36
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Overview

Given a 3 line string, figure out if the structure falls to the left, balances, or falls to the right.

Input structure

You can imagine the structure as metal rod with stuff on top, all being balanced on top of a vertical rod.

1  7 4        a
===============
        |

The first line is the items. Each item's weight is calculated as the ascii value of the character minus 32. (Characters under 32 aren't considered and spaces weigh 0). Keep in mind that an item's force on the rod is its weight times the distance to the pivot point.

The second line is the rod. Each length of rod weighs 1 unit by itself. This line is exclusively equals signs (=).

The third line is the pivot point. This can be placed anywhere, and is represented by a number of spaces followed by a single pipe (|) character.

Examples

Input:


=====
  |

Output: Balance

Input:


=====
   |

Output: Falls left

Input:

    %
=====
   |

Output: Balance (Because % weighs enough to counteract the weight of the left side of the rod)

Input:

 a    a
=======
   |

Output: Falls right (because the a on the right is further away from the pivot point)

Input:

1  7 4        A
===============
        |

Output: Falls left

Input:

1  7 4        a
===============
        |

Output: Falls right (lower case letters are heavy!)

Input:

            $ ~
===============
             |

Output: Balance

Notes

  • Trailing whitespace is permitted, leading whitespace is not.
  • Your program may output in whatever format you like, as long as there are 3 distinct outputs for left, balance, and right.
  • Your program must accept the format shown as input.
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  • 1
    \$\begingroup\$ Closely related \$\endgroup\$ – Luis Mendo Jul 3 '17 at 23:23
  • \$\begingroup\$ May the program take the three lines as three separate strings (e.g. as three arguments to a function or as a three element list)? \$\endgroup\$ – notjagan Jul 3 '17 at 23:39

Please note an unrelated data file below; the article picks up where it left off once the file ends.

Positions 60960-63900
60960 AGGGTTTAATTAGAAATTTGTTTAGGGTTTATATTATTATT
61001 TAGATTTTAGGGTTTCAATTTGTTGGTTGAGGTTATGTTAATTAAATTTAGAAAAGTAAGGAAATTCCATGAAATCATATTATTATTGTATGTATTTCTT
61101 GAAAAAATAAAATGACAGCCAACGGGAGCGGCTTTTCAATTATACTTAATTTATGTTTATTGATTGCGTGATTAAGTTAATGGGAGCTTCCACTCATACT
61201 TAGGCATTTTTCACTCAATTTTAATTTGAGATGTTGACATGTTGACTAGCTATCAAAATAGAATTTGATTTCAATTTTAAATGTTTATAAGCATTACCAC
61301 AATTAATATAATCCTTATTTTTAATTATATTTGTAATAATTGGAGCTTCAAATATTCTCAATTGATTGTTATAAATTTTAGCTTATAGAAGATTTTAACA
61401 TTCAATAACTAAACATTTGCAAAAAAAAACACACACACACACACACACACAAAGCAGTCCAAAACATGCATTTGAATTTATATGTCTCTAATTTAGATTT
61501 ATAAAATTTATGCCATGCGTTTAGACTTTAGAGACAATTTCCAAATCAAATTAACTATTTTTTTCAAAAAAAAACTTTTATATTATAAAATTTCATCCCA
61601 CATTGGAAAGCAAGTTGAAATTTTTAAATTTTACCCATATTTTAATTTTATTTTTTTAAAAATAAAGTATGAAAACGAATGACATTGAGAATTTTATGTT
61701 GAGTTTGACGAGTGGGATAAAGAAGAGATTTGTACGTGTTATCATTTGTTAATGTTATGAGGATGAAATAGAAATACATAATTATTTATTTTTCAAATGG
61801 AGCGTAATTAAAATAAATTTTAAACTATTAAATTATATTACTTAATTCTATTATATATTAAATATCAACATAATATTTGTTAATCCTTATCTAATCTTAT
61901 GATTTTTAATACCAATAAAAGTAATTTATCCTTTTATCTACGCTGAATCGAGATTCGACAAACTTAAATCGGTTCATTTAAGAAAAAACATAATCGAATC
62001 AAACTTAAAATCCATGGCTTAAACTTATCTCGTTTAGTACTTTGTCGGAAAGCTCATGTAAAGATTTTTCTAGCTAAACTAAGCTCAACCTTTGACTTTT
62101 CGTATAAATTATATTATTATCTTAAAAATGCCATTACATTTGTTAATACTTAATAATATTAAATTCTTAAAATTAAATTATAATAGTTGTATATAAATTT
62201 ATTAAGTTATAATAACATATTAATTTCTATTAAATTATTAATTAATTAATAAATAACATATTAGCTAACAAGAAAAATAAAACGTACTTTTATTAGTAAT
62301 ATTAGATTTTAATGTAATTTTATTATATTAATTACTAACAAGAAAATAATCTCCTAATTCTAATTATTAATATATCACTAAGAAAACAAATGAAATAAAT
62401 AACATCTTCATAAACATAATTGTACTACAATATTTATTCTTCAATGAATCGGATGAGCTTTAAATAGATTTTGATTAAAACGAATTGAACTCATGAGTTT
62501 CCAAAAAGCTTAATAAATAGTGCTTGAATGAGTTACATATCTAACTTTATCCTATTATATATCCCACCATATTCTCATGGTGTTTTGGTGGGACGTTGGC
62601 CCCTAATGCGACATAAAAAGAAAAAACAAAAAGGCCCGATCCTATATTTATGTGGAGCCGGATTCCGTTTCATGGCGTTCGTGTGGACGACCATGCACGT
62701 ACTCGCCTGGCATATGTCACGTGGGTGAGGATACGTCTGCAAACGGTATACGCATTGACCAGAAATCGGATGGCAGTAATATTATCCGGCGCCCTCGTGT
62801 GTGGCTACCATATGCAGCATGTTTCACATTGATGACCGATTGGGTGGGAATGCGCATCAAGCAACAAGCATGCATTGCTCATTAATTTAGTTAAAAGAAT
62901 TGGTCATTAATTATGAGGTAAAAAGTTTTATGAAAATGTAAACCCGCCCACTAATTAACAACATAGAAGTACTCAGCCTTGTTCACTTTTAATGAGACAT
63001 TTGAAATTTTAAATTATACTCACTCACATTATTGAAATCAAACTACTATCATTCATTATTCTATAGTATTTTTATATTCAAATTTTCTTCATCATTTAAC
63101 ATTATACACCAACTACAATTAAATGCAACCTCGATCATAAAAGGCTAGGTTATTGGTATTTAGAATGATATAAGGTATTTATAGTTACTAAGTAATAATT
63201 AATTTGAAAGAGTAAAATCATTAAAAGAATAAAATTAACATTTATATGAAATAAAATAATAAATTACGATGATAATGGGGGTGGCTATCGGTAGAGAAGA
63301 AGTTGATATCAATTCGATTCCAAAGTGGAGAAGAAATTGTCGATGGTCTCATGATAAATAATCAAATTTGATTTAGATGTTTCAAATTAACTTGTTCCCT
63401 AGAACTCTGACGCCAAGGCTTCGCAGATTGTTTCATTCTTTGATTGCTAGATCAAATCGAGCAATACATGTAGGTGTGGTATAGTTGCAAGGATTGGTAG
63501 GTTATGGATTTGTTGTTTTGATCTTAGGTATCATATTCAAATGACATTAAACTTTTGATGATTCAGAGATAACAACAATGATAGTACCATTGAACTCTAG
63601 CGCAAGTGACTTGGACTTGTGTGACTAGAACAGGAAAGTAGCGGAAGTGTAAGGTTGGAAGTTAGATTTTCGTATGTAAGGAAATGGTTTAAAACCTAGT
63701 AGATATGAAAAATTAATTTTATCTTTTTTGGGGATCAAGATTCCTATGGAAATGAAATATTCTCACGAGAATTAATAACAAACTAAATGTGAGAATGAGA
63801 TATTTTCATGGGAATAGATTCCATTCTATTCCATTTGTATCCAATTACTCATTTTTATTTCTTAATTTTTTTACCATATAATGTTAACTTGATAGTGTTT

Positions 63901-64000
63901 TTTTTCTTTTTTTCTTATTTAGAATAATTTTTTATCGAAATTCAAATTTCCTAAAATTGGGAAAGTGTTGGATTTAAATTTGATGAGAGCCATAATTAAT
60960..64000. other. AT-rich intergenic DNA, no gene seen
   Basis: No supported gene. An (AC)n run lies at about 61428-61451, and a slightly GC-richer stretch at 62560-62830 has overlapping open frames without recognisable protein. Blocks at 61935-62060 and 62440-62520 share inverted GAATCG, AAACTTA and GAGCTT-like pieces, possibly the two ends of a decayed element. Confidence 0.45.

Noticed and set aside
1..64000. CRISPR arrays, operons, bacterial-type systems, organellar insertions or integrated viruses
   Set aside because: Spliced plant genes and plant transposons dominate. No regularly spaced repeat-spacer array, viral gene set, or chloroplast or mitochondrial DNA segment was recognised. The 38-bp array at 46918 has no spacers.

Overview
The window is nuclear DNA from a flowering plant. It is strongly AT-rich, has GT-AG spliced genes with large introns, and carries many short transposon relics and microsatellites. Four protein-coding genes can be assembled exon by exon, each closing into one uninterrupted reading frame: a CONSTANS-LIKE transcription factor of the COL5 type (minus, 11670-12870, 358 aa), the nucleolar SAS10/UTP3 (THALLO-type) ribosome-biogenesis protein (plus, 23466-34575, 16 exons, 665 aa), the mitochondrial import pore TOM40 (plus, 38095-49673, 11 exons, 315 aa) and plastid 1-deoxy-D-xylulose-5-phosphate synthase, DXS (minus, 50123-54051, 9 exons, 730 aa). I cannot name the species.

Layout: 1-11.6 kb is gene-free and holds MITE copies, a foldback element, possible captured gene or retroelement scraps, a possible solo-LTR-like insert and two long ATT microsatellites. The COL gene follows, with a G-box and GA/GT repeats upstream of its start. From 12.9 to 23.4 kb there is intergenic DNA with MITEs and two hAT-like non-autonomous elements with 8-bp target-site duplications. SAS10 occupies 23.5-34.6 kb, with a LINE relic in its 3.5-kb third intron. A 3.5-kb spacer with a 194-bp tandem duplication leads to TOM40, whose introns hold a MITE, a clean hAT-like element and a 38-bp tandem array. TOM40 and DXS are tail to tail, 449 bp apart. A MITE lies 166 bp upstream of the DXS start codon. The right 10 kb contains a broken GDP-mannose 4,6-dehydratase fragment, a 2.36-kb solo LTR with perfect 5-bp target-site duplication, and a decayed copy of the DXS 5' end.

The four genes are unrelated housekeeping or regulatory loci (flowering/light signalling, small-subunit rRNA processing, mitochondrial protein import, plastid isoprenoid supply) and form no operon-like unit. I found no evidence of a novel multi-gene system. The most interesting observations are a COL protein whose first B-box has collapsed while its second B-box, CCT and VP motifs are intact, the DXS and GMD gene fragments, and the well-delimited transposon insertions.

• \$\begingroup\$ @notjagan The input must be a single string separated by new line characters. \$\endgroup\$ – Daffy Jul 3 '17 at 23:40
  • \$\begingroup\$ Related, possible dupe. \$\endgroup\$ – xnor Jul 4 '17 at 0:08
  • \$\begingroup\$ @xnor Not a dupe because that question deals with only uppercase letters, and its goal is to find the pivot. My question is about all ascii characters >= 32, and mine supplies the pivot and asks if the structure will fall over. Essentially the reverse of the one you linked. \$\endgroup\$ – Daffy Jul 4 '17 at 0:18

15 Answers 15

8
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JavaScript (ES6), 116 111 108 106 bytes

-5 bytes by summing via eval(array.join`+`) instead of array.reduce().
-3 bytes by defaulting to 1 instead of 32 - 31, allowing parentheses to be removed.
-2 bytes since pivot point is the length of the last line - 1

(s,[t,r,b]=s.split`
`)=>Math.sign(eval([...r].map((_,i)=>(t.charCodeAt(i)-31||1)*(i-b.length+1)).join`+`))

Outputs -1, 0, or 1, for left, balanced, or right, respectively. Ended up similar to Chas Brown's python answer, so credit goes there.

Can save 4 bytes if the first line is padded to match the length of the rod by using
(31-t.charCodeAt(i))*(b.length+~i).

Test Snippet

Includes additional output (Left/Balanced/Right) along with the number.

f=
(s,[t,r,b]=s.split`
`)=>Math.sign(eval([...r].map((_,i)=>(t.charCodeAt(i)-31||1)*(i-b.length+1)).join`+`))
<textarea id=I rows=3 cols=20></textarea><br><button onclick="O.value=I.value?`${x=f(I.value)} (${['Left','Balanced','Right'][x+1]})`:''">Run</button> <input id=O disabled>